This week, we announced Android 5.0 Lollipop. Starting today, you can download the full release of the Android 5.0 SDK, along with updated developer images for Nexus 5, Nexus 7 (2013), ADT-1, and the Android emulator.

The first set of devices to run this new version of Android -- Nexus 6, Nexus 9, and Nexus Player -- will be available in early November. In the same timeframe, we'll also roll out the Android 5.0 update worldwide to Nexus 4, 5, 7 (2012 & 2013), and 10 devices, as well as to Google Play edition devices.

Therefore, now is the time to test your apps on the new platform. You have two more weeks to get ready!

What’s in Lollipop?

Android 5.0 Lollipop introduces a host of new APIs and features including:

There's much more, so check out the Android 5.0 platform highlights for a complete overview.

What’s in the Android 5.0 SDK?

The Android 5.0 SDK includes updated tools and new developer system images for testing. You can develop against the latest Android platform using API level 21 and take advantage of the updated support library to implement Material Design as well as the leanback user interface for TV apps.

You can download these components through the Android SDK Manager and develop your app in Android Studio:

  • Android 5.0 SDK Platform & Tools
  • Android 5.0 Emulator System Image - 32-bit & 64-bit (x86)
  • Android 5.0 Emulator System Image for Android TV (32-bit)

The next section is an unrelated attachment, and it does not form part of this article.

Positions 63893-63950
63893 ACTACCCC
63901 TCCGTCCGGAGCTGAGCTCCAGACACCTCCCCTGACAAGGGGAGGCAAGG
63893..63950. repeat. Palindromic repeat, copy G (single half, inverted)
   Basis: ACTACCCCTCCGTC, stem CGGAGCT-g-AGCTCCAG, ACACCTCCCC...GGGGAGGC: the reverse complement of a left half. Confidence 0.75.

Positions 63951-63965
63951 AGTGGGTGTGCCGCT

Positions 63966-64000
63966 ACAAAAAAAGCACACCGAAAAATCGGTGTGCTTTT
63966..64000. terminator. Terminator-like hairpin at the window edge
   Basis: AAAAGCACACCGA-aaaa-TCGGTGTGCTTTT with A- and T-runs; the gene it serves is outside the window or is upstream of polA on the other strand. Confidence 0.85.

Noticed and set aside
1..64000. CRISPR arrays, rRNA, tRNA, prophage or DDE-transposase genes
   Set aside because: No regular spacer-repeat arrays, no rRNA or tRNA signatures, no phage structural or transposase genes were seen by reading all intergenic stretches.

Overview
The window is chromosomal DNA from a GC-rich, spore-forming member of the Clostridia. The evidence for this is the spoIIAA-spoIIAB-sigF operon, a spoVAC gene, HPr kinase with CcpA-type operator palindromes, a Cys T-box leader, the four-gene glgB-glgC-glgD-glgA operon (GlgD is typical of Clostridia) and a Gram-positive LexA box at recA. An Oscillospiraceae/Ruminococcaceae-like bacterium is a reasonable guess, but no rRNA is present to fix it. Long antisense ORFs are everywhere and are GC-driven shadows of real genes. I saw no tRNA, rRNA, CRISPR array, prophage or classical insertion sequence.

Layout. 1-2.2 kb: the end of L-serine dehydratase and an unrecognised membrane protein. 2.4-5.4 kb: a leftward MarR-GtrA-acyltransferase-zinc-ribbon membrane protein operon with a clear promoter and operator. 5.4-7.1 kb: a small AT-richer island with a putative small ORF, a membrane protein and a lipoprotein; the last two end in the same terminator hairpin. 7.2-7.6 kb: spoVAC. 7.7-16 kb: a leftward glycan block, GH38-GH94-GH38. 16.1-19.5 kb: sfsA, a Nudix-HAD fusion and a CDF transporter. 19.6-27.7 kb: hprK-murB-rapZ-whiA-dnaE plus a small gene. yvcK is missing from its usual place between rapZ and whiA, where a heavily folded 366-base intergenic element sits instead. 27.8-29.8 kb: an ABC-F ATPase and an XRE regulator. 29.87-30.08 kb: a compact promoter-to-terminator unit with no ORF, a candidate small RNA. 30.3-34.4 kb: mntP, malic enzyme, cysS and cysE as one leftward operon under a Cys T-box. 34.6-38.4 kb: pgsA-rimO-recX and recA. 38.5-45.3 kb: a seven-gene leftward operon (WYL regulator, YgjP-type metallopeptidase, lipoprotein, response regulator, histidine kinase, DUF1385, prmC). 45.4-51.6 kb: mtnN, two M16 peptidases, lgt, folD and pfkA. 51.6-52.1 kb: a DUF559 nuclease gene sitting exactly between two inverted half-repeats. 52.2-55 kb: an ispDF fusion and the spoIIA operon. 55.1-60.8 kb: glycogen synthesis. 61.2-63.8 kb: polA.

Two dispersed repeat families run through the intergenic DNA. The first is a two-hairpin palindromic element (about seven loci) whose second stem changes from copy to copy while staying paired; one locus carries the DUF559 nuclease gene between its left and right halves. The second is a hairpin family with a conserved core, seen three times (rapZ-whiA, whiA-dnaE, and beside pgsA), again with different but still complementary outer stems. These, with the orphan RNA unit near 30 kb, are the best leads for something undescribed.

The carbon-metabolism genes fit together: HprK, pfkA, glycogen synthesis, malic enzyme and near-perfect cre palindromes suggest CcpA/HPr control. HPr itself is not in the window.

• Android v7 appcompat Support Library for Material Design theme backwards capability
  • Android v17 leanback library for Android TV app support

For developers using the Android NDK for native C/C++ Android apps we have:

For developers on Android TV devices we have:

  • Android 5.0 system image over the air (OTA) update for ADT-1 Developer Kit. OTA updates will appear over the next few days.

Similar to our previous release of the preview, we are also providing updated system image downloads for Nexus 5 & Nexus 7 (2013) devices to help with your testing as well. These images support the Android 5.0 SDK, but only have the minimal apps pre-installed in order to enable developer testing:

  • Nexus 5 (GSM/LTE) “hammerhead” Device System Image
  • Nexus 7 (2013) - (Wifi) “razor” Device System Image

For the developer preview versions, there will not be an over the air (OTA) update. You will need to wipe and reflash your developer device to use the latest developer preview versions. If you want to receive the official consumer OTA update in November and any other official updates, you will have to have a factory image on your Nexus device.

Validate your apps with the Android 5.0 SDK

With the consumer availability of Android 5.0 and the Nexus 6, Nexus 9, and Nexus Player right around the corner, here are a few things you should do to prepare:

  1. Get the emulator system images through the SDK Manager or download the Nexus device system images.